Because when the most momentous thing that had ever happened to me was happening to me I was only supposed to tell a very select few. Because I was sitting around a table with my co-workers concentrating on looking undisturbed by the waves of nausea rocking me to my core. Because 1 in 5 pregnancies end in miscarriage and yet this too is a secret we are told we should keep. Because if I have a cold I can tell everyone but if I have mind-blowing cramps I’m only supposed to whisper it to other women. Because truths of pregnancy are only shared like passwords between women once we are pregnant. Because the very real movement of hormones and blood and bones in our bodies are treated like whimsy and fairy tale; myth and mystery. Because this is my pregnancy as I’m experiencing it and I want to tell.


3 thoughts on “About

  1. Totally relate to so much of what you reveal here. I am 15 weeks now and also for the first time. Its so good to hear these things. I also wanted to take so many pregnancy tests, just to keep feeling it was real. And I also felt pressure to keep it quiet, even though the experience is so altering. What helped me most with the nausea and disorientation of first trimester, which has happily abated and been replaced by as you said, lightness…was what a dear midwife friend told me. Pregnant women experience all these different states of awareness, like trance experiences, like drug experiences, but more foreign and way deeper than before. When the disorientation starts, or restlessness, or malaise…which was as never ending for me as you described here, that can be you slipping in to an altered consciousness that can’t be tracked by the everyday mind. When that happens, as now it may be fatigue or overwhelm, or sudden great emotion…recognizing that this is me trying to slip into an altered state and fighting it really helps me slow down and surrender. And then maybe experience a blissful treat of the senses like you described with the scent of the pines…or roses…or light on the sky….or a moment of raw connection with this familiar inside being.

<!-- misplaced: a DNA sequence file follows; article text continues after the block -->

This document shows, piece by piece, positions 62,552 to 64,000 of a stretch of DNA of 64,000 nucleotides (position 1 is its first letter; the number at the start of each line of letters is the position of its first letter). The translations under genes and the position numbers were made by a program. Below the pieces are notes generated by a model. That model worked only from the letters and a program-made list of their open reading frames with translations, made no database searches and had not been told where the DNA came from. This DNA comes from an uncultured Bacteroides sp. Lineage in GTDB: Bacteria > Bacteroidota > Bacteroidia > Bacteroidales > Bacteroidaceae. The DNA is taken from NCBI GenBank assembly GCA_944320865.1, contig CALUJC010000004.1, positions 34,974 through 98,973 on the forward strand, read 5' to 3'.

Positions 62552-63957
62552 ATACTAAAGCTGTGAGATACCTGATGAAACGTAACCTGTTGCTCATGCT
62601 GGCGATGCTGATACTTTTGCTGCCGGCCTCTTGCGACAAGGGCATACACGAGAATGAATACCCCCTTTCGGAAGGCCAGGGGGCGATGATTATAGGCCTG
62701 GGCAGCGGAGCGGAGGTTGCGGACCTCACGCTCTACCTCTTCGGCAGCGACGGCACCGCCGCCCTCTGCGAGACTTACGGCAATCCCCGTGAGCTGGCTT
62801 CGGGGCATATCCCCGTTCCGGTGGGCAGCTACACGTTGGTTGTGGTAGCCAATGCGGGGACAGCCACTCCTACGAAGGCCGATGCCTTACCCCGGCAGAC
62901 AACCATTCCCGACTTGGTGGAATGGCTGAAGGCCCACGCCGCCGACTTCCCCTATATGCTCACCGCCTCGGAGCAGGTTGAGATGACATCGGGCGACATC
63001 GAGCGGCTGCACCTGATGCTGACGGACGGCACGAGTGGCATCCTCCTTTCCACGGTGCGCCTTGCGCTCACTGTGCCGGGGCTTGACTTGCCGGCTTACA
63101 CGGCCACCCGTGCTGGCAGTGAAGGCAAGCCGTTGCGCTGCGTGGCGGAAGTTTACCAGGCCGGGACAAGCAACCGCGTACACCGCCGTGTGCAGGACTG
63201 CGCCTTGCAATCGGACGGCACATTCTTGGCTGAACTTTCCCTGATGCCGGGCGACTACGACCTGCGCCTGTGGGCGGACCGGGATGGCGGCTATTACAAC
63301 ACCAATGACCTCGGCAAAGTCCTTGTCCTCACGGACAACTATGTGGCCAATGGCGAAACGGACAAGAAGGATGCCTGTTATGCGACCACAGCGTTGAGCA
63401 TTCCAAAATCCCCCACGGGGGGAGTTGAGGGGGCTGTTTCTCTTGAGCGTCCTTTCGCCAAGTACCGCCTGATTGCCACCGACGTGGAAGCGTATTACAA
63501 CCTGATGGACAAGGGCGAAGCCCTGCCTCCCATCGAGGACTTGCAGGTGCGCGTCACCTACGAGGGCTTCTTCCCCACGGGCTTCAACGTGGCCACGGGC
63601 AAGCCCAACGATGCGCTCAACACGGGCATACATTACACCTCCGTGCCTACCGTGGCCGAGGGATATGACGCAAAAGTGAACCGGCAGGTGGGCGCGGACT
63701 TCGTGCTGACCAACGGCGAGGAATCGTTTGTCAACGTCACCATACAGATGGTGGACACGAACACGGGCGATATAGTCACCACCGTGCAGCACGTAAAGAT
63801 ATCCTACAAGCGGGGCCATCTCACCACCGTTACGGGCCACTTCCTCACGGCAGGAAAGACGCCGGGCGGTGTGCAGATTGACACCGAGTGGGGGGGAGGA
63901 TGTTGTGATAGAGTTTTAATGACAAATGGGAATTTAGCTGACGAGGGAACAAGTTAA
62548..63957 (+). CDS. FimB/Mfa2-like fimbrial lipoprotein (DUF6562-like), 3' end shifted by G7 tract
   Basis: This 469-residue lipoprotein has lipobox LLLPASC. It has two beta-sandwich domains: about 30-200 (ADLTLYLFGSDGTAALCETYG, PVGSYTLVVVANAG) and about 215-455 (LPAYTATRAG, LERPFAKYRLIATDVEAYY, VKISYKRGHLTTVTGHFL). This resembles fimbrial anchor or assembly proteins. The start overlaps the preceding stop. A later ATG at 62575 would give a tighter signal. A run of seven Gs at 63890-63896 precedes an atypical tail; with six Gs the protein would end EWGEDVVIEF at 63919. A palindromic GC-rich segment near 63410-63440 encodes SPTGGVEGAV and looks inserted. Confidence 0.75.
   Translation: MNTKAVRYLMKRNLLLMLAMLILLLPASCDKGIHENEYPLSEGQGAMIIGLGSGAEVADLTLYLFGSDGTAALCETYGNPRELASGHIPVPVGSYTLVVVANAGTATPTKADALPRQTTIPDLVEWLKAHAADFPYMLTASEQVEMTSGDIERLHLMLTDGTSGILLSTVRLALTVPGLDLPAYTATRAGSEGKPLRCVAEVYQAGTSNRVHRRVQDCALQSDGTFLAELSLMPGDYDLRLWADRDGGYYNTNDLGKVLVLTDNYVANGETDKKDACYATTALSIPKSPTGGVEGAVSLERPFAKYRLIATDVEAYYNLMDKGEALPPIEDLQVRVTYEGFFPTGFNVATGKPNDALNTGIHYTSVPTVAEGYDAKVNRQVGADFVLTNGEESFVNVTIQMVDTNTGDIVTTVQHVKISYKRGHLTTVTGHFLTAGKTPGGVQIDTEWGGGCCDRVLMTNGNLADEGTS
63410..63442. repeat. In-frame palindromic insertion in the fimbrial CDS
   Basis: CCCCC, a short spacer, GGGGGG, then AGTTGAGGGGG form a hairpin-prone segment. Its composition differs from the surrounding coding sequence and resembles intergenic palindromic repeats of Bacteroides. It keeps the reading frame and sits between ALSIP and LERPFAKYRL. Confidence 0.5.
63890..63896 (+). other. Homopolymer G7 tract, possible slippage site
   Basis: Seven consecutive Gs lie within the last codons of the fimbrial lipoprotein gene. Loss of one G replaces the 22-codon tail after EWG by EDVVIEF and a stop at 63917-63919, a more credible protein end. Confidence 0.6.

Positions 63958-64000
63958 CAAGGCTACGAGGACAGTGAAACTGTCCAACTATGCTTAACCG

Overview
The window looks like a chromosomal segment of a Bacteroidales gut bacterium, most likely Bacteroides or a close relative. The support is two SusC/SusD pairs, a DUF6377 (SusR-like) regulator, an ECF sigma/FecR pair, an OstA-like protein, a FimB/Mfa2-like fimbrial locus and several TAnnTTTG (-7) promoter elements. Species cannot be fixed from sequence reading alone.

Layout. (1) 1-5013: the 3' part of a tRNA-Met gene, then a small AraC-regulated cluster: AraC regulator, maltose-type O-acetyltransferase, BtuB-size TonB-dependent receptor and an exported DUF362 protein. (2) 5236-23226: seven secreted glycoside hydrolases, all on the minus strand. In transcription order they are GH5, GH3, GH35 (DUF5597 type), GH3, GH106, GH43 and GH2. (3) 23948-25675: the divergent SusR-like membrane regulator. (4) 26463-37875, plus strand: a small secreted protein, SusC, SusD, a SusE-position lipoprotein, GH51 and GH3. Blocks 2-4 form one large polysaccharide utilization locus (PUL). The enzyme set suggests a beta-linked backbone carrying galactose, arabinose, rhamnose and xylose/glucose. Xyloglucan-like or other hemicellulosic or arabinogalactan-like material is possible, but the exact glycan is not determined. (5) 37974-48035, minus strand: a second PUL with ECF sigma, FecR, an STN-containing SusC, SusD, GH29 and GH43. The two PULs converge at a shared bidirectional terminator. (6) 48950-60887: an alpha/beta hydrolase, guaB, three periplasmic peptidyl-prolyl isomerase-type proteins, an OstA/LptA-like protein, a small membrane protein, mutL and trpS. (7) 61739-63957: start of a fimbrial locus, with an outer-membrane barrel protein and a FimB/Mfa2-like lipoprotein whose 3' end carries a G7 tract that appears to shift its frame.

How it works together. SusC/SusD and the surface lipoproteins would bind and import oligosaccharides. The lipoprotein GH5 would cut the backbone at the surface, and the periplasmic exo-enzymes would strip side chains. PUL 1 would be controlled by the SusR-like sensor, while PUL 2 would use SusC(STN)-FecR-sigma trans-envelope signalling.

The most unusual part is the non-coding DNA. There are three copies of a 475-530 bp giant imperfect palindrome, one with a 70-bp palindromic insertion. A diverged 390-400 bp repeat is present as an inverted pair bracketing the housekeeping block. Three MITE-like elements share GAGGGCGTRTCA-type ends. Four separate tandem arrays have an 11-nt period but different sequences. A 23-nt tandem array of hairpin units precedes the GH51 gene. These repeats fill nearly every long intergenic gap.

I also really relate to the challenge of feeling confused and overhwlemed and arguing with your partner and your self and then realizing SHIT my baby is inside me right now “listening” to this and what if they one day realize it wasn’t all hunky dory from the get go. That’s a big new thing to get used to– protecting the little one but still living your freaking life.

    This is good to get off the chest and at the same time, refreshingly tiring. Going outside to express it all leaves me needing extra time after to get oriented to the quiet again!

    Thanks for sharing so openly with your blog. It really is a treasure for me right now! Ill look forward to reading more of your musings, as this unfolds for me in a parallel universe.



    1. Dear J,

      Thanks so much for your comment. I love this idea of altered states of consciousness and how important it is to just surrender and experience them. When I was very early on, week 5 or so, my friend told me, “You’re essentially tripping on hormones right now.” And I liked it, and was reassured, but it also felt like so much more than tripping…like I was literally being altered by the things I was feeling.

      So much of how this blog began for me was straight up awe for how profoundly changed I was feeling; it was hard to articulate and getting some of the sensations down helped a bit. Not to mention with the secrecy of it.

      I’m thrilled that these pages are of use to you right now. Nothing could make me happier then hearing that all this resonates with another person.

      Take care and I hope these next weeks keep feeling good.




  2. I’m up in the middle of the night during a sleepless stretch of time after being awoken by my toddler to nurse, who quickly and easily fell back asleep, getting some alone time and feeling so thankful that you are sharing this.

    So thankful!

    I cried a whole bunch of times while reading your posts. That really nice kind of crying that happens when you relate and are so happy someone else gave the experience a voice.


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